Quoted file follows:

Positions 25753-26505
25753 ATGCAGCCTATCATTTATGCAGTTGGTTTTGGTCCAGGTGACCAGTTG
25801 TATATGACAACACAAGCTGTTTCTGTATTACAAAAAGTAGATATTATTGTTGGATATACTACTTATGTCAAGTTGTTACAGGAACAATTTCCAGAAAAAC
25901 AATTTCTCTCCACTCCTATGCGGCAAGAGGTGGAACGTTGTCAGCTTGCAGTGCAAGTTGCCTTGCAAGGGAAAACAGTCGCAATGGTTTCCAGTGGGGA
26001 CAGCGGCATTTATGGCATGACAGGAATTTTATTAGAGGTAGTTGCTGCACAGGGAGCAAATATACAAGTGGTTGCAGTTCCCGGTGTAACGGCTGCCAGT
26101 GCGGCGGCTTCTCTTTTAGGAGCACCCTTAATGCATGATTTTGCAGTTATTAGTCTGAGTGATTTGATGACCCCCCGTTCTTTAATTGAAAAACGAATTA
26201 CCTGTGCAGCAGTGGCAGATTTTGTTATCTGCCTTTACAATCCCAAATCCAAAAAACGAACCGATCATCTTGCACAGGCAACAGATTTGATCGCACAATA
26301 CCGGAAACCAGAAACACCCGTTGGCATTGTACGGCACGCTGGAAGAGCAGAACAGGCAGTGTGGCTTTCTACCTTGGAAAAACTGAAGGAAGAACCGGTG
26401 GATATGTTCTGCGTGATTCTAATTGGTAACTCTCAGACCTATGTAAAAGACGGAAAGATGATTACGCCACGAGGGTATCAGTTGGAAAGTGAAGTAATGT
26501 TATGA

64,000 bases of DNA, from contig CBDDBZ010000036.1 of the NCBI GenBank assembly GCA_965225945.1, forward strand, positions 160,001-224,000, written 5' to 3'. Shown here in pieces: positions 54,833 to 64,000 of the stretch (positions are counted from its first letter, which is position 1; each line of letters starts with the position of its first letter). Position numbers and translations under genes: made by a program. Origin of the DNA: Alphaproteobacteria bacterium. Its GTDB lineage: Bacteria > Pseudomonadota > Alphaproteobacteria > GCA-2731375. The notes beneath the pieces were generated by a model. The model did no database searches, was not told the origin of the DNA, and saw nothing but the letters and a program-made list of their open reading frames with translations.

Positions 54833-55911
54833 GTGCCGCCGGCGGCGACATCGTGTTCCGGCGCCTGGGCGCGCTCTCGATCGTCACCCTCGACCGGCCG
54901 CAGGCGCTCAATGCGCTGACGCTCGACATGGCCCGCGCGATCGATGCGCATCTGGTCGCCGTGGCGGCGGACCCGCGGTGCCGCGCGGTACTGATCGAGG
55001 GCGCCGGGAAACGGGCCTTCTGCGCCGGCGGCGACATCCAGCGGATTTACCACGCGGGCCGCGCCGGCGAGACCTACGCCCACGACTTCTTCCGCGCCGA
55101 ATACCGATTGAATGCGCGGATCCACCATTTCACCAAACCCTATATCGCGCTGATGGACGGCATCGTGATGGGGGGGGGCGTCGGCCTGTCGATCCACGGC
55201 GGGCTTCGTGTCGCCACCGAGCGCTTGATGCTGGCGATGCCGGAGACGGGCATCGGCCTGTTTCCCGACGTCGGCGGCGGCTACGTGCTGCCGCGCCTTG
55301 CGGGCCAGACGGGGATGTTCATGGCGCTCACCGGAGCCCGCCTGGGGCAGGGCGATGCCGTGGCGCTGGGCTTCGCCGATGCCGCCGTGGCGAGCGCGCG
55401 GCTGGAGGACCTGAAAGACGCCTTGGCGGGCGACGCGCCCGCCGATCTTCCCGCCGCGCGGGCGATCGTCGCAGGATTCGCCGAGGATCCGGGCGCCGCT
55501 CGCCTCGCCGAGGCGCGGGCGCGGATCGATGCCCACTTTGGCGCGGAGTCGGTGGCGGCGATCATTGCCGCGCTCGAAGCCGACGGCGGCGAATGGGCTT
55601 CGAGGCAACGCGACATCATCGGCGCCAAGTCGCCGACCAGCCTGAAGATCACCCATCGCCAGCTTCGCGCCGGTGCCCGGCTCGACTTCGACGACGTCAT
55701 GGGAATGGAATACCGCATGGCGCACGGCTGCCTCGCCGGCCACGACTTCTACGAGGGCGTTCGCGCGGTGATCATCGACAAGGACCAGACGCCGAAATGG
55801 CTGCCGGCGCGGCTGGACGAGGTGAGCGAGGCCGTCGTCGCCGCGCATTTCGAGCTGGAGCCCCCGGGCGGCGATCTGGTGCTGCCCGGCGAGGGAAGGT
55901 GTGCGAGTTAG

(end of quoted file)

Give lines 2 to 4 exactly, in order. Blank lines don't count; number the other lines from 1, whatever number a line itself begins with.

25753 ATGCAGCCTATCATTTATGCAGTTGGTTTTGGTCCAGGTGACCAGTTG
25801 TATATGACAACACAAGCTGTTTCTGTATTACAAAAAGTAGATATTATTGTTGGATATACTACTTATGTCAAGTTGTTACAGGAACAATTTCCAGAAAAAC
25901 AATTTCTCTCCACTCCTATGCGGCAAGAGGTGGAACGTTGTCAGCTTGCAGTGCAAGTTGCCTTGCAAGGGAAAACAGTCGCAATGGTTTCCAGTGGGGA